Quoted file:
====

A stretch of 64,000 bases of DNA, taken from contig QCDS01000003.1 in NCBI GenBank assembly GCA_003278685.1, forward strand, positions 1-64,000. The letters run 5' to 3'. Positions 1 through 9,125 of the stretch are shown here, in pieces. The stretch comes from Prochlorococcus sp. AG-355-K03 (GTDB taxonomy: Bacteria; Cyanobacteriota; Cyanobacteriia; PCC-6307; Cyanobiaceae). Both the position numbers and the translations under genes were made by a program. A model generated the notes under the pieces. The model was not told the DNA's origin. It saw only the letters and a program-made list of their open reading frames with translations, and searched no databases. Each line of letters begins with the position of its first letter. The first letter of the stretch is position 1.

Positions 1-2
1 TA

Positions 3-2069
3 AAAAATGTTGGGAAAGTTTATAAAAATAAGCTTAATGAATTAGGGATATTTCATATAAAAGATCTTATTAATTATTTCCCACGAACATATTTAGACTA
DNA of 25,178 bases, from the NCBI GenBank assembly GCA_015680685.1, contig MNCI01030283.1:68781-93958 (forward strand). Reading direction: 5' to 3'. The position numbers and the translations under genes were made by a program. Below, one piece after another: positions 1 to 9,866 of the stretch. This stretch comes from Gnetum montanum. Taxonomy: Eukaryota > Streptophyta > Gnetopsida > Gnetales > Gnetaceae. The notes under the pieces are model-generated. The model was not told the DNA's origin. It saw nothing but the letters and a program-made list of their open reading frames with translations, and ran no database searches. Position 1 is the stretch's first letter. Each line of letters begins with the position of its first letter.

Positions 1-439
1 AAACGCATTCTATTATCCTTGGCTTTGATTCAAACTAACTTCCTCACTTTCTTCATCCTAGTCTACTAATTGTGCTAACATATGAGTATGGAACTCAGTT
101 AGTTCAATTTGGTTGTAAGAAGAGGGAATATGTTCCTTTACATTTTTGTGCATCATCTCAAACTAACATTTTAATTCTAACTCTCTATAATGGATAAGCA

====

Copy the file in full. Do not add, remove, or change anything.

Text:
A stretch of 64,000 bases of DNA, taken from contig QCDS01000003.1 in NCBI GenBank assembly GCA_003278685.1, forward strand, positions 1-64,000. The letters run 5' to 3'. Positions 1 through 9,125 of the stretch are shown here, in pieces. The stretch comes from Prochlorococcus sp. AG-355-K03 (GTDB taxonomy: Bacteria; Cyanobacteriota; Cyanobacteriia; PCC-6307; Cyanobiaceae). Both the position numbers and the translations under genes were made by a program. A model generated the notes under the pieces. The model was not told the DNA's origin. It saw only the letters and a program-made list of their open reading frames with translations, and searched no databases. Each line of letters begins with the position of its first letter. The first letter of the stretch is position 1.

Positions 1-2
1 TA

Positions 3-2069
3 AAAAATGTTGGGAAAGTTTATAAAAATAAGCTTAATGAATTAGGGATATTTCATATAAAAGATCTTATTAATTATTTCCCACGAACATATTTAGACTA
DNA of 25,178 bases, from the NCBI GenBank assembly GCA_015680685.1, contig MNCI01030283.1:68781-93958 (forward strand). Reading direction: 5' to 3'. The position numbers and the translations under genes were made by a program. Below, one piece after another: positions 1 to 9,866 of the stretch. This stretch comes from Gnetum montanum. Taxonomy: Eukaryota > Streptophyta > Gnetopsida > Gnetales > Gnetaceae. The notes under the pieces are model-generated. The model was not told the DNA's origin. It saw nothing but the letters and a program-made list of their open reading frames with translations, and ran no database searches. Position 1 is the stretch's first letter. Each line of letters begins with the position of its first letter.

Positions 1-439
1 AAACGCATTCTATTATCCTTGGCTTTGATTCAAACTAACTTCCTCACTTTCTTCATCCTAGTCTACTAATTGTGCTAACATATGAGTATGGAACTCAGTT
101 AGTTCAATTTGGTTGTAAGAAGAGGGAATATGTTCCTTTACATTTTTGTGCATCATCTCAAACTAACATTTTAATTCTAACTCTCTATAATGGATAAGCA